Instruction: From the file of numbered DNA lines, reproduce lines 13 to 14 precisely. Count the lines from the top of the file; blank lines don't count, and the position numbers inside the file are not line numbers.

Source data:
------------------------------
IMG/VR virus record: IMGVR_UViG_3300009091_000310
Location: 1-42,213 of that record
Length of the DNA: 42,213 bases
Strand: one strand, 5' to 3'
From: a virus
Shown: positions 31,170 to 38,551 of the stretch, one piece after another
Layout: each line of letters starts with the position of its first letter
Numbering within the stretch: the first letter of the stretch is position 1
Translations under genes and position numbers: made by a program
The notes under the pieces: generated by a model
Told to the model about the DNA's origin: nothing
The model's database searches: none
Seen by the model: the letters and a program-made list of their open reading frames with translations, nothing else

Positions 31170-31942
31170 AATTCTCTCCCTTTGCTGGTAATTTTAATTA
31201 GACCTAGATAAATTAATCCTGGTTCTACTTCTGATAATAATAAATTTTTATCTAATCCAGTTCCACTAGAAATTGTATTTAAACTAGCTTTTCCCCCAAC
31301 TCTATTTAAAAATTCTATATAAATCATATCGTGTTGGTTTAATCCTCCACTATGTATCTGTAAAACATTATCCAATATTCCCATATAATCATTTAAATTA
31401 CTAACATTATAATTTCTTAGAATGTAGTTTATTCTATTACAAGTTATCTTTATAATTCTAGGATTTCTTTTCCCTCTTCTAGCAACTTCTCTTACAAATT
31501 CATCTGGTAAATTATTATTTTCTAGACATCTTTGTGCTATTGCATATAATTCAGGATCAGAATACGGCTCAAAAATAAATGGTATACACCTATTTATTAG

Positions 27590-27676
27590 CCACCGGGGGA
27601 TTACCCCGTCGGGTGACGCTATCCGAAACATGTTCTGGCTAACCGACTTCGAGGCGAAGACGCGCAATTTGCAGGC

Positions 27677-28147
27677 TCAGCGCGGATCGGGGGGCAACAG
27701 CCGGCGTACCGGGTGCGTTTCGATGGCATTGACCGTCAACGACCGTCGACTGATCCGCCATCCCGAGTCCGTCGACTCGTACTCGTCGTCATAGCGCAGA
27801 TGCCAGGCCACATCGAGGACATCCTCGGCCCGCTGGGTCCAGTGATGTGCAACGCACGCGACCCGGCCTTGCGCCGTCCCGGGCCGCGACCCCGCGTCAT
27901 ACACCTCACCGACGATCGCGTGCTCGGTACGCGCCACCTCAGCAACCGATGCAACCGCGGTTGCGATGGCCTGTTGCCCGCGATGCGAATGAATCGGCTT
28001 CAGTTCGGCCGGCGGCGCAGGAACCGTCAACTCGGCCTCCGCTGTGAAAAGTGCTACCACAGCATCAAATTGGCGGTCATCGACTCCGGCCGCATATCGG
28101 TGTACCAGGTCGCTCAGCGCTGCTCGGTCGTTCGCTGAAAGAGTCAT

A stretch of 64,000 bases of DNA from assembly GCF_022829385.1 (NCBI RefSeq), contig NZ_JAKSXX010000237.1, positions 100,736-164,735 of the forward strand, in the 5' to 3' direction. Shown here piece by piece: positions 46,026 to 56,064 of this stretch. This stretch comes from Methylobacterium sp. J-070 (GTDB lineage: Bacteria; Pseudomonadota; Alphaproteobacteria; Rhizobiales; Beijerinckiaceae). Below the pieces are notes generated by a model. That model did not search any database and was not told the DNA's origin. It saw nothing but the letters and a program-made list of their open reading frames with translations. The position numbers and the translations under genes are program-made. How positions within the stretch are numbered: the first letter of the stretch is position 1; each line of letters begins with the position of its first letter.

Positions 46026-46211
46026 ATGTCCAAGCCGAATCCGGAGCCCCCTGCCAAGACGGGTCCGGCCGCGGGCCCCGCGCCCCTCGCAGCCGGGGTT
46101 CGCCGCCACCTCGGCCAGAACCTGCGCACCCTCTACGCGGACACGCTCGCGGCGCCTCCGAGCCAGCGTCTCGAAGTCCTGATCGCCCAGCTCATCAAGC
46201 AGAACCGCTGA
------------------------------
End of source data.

Seen by the model: the letters and a program-made list of their open reading frames with translations, nothing else

Positions 31170-31942